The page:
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Topic: Movie Ratings: Was PG-13 a bad idea? Post ReplyPost New Topic
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Joe Boster
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Posted: 30 December 2016 at 1:28pm | IP Logged | 1 post reply

Movie ratings have been around for a long time. Well since 1968 anyway. The 1984 addition of PG-13 seemed like a good step between PG and R. Fast forward to 2016 and it seems that everything that is not an animated movie is PG-13. Amping what used to be PG moves up to PG-13 and toning down rated R movies to PG-13. It seems we have lost quite a bit of diversity in the kind of movies being made. 

PG, much like the comics code, forced nuance and subtlety into a picture. 

Or, like the comics code should MPAA be disbanded. 
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Michael Roberts
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Posted: 30 December 2016 at 1:42pm | IP Logged | 2 post reply

I think ratings can be somewhat arbitrary, and singling out PG-13 as a
problem would be incorrect.

Some pre-PG-13 movies that were rated PG:

AIRPLANE!
GHOSTBUSTERS
INDIANA JONES AND THE TEMPLE OF DOOM
JAWS
GREASE
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Joe Hollon
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Posted: 30 December 2016 at 2:08pm | IP Logged | 3 post reply

AIRPLANE! was PG?  Are you sure?

Edited by Joe Hollon on 30 December 2016 at 2:08pm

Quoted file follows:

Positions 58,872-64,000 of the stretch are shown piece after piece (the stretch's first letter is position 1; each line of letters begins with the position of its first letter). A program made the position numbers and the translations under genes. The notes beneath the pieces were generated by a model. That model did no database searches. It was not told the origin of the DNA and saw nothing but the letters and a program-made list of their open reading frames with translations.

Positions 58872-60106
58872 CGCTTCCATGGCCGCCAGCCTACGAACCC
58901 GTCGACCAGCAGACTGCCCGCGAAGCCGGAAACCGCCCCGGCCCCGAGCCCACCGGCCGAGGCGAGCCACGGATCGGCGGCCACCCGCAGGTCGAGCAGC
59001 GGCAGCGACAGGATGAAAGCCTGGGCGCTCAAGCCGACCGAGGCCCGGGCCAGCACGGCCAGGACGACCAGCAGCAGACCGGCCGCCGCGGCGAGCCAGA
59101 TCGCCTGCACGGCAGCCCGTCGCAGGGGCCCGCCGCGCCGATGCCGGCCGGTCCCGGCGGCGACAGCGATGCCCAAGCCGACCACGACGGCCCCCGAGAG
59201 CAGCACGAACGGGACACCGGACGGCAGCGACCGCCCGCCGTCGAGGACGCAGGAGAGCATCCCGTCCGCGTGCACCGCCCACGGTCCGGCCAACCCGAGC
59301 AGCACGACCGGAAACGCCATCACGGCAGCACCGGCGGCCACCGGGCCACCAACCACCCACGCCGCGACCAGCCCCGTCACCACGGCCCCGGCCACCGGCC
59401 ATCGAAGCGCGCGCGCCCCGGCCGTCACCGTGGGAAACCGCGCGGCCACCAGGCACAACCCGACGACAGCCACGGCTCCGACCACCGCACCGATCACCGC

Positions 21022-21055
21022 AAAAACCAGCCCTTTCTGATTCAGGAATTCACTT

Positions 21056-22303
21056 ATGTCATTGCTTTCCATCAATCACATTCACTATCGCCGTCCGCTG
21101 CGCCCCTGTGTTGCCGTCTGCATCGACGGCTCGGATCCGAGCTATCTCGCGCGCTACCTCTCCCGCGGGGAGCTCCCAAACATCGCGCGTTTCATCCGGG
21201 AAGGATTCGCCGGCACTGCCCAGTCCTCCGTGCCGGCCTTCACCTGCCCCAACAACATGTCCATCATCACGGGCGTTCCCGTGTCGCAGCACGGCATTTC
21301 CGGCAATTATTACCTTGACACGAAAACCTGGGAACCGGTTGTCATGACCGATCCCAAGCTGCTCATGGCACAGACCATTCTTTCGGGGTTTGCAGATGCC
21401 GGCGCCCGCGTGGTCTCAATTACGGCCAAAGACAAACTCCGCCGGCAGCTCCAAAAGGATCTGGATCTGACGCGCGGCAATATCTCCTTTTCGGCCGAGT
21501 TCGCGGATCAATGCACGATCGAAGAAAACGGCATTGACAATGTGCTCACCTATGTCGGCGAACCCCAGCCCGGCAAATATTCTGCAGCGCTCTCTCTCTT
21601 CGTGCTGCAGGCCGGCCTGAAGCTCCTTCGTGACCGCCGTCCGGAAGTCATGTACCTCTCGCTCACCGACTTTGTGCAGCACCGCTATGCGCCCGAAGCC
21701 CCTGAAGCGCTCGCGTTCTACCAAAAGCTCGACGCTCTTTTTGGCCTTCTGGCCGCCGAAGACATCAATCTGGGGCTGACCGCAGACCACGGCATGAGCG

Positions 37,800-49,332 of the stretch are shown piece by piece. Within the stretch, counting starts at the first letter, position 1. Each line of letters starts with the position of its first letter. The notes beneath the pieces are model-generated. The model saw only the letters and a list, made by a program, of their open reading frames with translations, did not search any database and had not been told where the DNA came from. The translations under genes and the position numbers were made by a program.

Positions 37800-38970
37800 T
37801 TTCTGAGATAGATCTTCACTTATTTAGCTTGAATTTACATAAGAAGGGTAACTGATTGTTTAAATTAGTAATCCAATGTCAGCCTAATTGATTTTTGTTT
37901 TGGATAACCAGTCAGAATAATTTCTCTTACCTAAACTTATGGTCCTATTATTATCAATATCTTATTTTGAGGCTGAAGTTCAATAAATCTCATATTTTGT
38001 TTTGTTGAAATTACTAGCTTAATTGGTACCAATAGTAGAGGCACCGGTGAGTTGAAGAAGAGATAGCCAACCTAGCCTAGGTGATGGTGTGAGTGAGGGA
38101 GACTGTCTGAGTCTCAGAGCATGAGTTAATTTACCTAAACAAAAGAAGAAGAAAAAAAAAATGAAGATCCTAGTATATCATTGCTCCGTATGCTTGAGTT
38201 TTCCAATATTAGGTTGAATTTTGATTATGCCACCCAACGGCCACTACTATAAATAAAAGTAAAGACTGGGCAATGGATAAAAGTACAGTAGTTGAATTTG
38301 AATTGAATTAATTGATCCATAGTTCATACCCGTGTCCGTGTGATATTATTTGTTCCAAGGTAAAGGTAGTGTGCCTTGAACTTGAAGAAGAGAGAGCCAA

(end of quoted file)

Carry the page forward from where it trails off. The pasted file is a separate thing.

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Joe Hollon
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Posted: 30 December 2016 at 2:10pm | IP Logged | 4 post reply

After a quick google...wow you're right!  I would've guessed a no-brainer R rating....language, nudity and even overt drug use.  
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Joe Hollon
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Posted: 30 December 2016 at 2:11pm | IP Logged | 5 post reply

Good time to recommend THIS FILM HAS NOT YET BEEN RATED for those who haven't seen it. 
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Peter Martin
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Posted: 30 December 2016 at 2:17pm | IP Logged | 6 post reply

I think the problem you've identified, Joe, is somewhat real. The cause is not necessarily the ratings though. Studios have become less inclined to take a chance -- mainly, I think because I think they've got better at working out what will make money, which is unfortunate.

In William Golding's book Adventures in the Screentrade he famously wrote that in Hollywood nobody knows anything. Back then it was true -- the appetites of the audience seemed to be more capricious back then, to the extent that there was no chance of playing it safe. Casting a big star or making a sequel was no guaranteed of a big hit.

When there's no such thing as a surefire hit, then you are forced to take a chance, throw a load of different stuff at the wall and see what hits.

Hollywood still has no idea when it comes to original material -- but they do seem to have perfected the art of squeezing large amounts of dough out of established product. The dreaded 'franchise'.